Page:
Theresa May says it’s a ‘huge honour’ to have been captured on canvas but others have described her official parliamentary portrait as a ‘true horror’.
A portrait of former UK prime minister Theresa May was unveiled in parliament this week.
The painting by artist Saied Dai cost €33,000 (£28,000) and was commissioned by the Speaker’s advisory committee on works of art.
The striking work has garnered both high praise and criticism on social media.
One user on the platform X, formerly known as Twitter, described the painting as “barnstorming” and said they were glad to have been introduced to Dai’s work.
Another user called it “terrifying” saying the former prime minister “looks like a vampire.”
The portrait depicts Britain’s second female premier standing three-quarters turned towards the viewer dressed in a heavy dark blue coat against a background of emerald green drapery.
Her pose and her classic red and blue attire recall 19th-century portraits of statesmen or military leaders.
May wears a guarded, even imperious, expression and stares straight out at the viewer. One social media user said she looks “magnificently isolated.”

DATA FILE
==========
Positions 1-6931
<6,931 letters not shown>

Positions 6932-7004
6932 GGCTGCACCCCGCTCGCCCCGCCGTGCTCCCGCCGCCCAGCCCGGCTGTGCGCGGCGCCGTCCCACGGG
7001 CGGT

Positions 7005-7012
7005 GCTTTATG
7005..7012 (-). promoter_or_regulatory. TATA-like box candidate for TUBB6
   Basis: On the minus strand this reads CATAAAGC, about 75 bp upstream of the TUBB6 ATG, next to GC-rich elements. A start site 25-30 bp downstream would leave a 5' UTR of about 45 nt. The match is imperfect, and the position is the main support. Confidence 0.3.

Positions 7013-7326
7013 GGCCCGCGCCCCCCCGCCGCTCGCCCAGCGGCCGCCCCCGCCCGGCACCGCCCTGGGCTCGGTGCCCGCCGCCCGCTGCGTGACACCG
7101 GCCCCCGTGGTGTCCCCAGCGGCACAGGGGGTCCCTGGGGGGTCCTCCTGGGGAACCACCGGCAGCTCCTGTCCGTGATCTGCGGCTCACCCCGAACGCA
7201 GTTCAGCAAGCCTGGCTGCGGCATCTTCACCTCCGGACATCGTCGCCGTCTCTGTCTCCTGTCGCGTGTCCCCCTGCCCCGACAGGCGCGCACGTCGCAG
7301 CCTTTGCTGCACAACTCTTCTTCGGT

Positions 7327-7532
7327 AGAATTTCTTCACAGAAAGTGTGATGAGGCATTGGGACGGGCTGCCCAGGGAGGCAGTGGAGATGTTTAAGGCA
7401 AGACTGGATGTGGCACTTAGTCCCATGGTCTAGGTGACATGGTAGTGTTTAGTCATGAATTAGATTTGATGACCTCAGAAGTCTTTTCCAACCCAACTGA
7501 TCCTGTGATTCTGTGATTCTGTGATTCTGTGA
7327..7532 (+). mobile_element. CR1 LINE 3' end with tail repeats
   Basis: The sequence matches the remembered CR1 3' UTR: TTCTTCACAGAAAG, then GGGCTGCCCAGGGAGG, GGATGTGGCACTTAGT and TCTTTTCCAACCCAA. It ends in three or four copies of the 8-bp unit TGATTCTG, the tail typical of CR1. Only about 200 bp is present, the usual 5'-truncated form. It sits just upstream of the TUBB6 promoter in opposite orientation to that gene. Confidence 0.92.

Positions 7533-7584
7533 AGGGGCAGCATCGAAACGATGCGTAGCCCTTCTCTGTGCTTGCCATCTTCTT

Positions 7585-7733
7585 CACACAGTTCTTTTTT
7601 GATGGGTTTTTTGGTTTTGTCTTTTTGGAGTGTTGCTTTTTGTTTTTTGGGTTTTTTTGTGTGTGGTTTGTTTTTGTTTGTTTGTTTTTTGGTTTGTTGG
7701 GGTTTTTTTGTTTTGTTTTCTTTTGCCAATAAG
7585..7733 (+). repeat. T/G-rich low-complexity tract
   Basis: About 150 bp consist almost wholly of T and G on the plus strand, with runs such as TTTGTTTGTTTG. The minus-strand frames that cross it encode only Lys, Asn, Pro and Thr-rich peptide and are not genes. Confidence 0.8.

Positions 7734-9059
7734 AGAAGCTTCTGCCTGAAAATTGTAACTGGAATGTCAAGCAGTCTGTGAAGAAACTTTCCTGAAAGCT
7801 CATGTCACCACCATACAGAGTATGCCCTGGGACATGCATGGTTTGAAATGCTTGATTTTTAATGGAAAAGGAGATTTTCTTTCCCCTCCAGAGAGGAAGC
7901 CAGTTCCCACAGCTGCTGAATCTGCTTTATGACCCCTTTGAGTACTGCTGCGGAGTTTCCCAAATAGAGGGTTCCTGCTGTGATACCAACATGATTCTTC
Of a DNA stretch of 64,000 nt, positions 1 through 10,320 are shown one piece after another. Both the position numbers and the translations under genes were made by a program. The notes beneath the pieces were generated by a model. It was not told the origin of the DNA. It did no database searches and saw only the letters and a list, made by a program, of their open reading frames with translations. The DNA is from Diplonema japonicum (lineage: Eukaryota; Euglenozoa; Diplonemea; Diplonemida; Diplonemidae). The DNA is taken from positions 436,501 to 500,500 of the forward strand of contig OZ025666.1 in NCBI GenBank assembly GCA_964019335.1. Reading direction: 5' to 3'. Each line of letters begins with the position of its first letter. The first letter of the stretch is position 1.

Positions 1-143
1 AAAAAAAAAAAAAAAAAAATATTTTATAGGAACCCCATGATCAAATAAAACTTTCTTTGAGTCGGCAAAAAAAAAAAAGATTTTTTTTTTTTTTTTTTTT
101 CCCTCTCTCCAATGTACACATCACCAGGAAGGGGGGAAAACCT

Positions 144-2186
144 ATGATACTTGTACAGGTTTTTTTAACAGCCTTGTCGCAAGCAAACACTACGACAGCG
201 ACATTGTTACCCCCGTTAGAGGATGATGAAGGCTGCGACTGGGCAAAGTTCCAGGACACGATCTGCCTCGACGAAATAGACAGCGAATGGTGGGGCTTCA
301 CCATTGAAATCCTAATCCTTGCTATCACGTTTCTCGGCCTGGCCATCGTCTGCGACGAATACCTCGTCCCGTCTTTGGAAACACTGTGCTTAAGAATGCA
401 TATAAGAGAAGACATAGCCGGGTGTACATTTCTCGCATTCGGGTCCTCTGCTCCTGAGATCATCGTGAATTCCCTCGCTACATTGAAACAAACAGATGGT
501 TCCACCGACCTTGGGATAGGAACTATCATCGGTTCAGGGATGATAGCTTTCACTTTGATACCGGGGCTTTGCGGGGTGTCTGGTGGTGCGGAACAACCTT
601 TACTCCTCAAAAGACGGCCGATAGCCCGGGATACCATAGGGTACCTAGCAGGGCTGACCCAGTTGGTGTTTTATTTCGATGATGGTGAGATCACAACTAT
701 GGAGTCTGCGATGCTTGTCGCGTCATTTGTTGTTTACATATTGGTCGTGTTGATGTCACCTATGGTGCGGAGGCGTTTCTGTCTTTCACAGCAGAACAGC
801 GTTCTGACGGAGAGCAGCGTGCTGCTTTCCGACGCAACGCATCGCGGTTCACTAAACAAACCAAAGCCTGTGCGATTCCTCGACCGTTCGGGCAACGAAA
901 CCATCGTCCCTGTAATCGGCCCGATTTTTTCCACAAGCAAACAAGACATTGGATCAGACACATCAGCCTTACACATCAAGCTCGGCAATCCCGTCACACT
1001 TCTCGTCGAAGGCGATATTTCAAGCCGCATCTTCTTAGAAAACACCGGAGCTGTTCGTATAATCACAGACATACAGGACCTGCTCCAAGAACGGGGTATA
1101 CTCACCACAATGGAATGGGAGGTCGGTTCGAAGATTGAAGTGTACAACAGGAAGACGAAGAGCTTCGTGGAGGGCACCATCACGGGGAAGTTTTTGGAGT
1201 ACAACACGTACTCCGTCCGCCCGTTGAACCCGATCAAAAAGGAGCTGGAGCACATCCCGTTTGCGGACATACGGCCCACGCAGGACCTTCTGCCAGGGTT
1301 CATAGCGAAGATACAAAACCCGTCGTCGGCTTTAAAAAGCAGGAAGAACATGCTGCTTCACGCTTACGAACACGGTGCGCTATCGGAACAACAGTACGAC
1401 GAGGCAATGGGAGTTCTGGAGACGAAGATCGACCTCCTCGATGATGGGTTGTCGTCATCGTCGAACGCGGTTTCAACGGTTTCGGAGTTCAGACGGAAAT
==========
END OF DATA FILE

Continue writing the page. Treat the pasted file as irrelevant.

“In this portrait, the aim was to produce not just a convincing physical likeness, but also a psychological characterisation, both individual and yet archetypal – imbued with symbolism and atmosphere,” Dai said of his work.
“A good painting needs to be a revelation and also paradoxically, an enigma. It should possess an indefinable quality – in short, a mystery.”
The chiselled style of the face has been likened to Cubism while others have noted influences from Central European expressionists like Schiele.
The faceted surfaces and jewel-like colours also recall works by Vorticist artists like Wyndham Lewis.
The portrait looks set to bring significant fame to artist Dai, who was born in Tehran and now lives in Bath.
“I should think the richest and most famous will be clambering to sit for Saied Dai after his Theresa May portrait,” X user Josh Barrie posted. “Such a fabulous painter. His £15k starting fee will be long gone too I suppose.”
Some members of the public have expressed displeasure that May received such a distinctive portrait saying she “doesn’t deserve it.”
One X user said the painting was “great” but “knowing who it is [is] all that’s wrong with it.”
May described the portrait as a “huge honour.”
The artwork will be housed in the Parliamentary Art Collection, in the publicly accessible area of the first floor of Portcullis House.